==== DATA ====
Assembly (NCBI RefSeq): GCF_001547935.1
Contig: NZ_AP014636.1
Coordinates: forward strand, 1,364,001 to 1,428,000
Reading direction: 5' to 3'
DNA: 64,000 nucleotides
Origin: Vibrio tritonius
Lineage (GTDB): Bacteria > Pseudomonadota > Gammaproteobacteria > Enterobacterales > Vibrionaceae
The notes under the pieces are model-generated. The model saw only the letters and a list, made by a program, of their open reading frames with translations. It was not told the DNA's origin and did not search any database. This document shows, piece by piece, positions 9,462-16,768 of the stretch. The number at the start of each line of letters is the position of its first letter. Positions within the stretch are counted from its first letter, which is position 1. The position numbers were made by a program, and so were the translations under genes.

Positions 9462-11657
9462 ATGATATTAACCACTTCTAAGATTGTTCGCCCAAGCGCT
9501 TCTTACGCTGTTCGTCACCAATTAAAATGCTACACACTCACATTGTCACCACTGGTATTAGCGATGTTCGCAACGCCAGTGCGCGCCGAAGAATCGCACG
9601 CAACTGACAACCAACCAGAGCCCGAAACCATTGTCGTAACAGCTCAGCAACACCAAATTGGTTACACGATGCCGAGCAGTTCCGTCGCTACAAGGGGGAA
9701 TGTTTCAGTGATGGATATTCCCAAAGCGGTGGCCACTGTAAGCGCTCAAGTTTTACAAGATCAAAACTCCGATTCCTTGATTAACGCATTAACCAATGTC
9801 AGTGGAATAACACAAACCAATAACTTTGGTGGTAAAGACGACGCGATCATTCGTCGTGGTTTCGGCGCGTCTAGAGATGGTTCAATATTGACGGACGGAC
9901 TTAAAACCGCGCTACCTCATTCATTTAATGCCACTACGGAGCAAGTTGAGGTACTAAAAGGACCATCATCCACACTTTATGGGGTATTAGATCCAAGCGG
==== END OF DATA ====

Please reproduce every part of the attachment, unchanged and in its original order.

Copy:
Assembly (NCBI RefSeq): GCF_001547935.1
Contig: NZ_AP014636.1
Coordinates: forward strand, 1,364,001 to 1,428,000
Reading direction: 5' to 3'
DNA: 64,000 nucleotides
Origin: Vibrio tritonius
Lineage (GTDB): Bacteria > Pseudomonadota > Gammaproteobacteria > Enterobacterales > Vibrionaceae
The notes under the pieces are model-generated. The model saw only the letters and a list, made by a program, of their open reading frames with translations. It was not told the DNA's origin and did not search any database. This document shows, piece by piece, positions 9,462-16,768 of the stretch. The number at the start of each line of letters is the position of its first letter. Positions within the stretch are counted from its first letter, which is position 1. The position numbers were made by a program, and so were the translations under genes.

Positions 9462-11657
9462 ATGATATTAACCACTTCTAAGATTGTTCGCCCAAGCGCT
9501 TCTTACGCTGTTCGTCACCAATTAAAATGCTACACACTCACATTGTCACCACTGGTATTAGCGATGTTCGCAACGCCAGTGCGCGCCGAAGAATCGCACG
9601 CAACTGACAACCAACCAGAGCCCGAAACCATTGTCGTAACAGCTCAGCAACACCAAATTGGTTACACGATGCCGAGCAGTTCCGTCGCTACAAGGGGGAA
9701 TGTTTCAGTGATGGATATTCCCAAAGCGGTGGCCACTGTAAGCGCTCAAGTTTTACAAGATCAAAACTCCGATTCCTTGATTAACGCATTAACCAATGTC
9801 AGTGGAATAACACAAACCAATAACTTTGGTGGTAAAGACGACGCGATCATTCGTCGTGGTTTCGGCGCGTCTAGAGATGGTTCAATATTGACGGACGGAC
9901 TTAAAACCGCGCTACCTCATTCATTTAATGCCACTACGGAGCAAGTTGAGGTACTAAAAGGACCATCATCCACACTTTATGGGGTATTAGATCCAAGCGG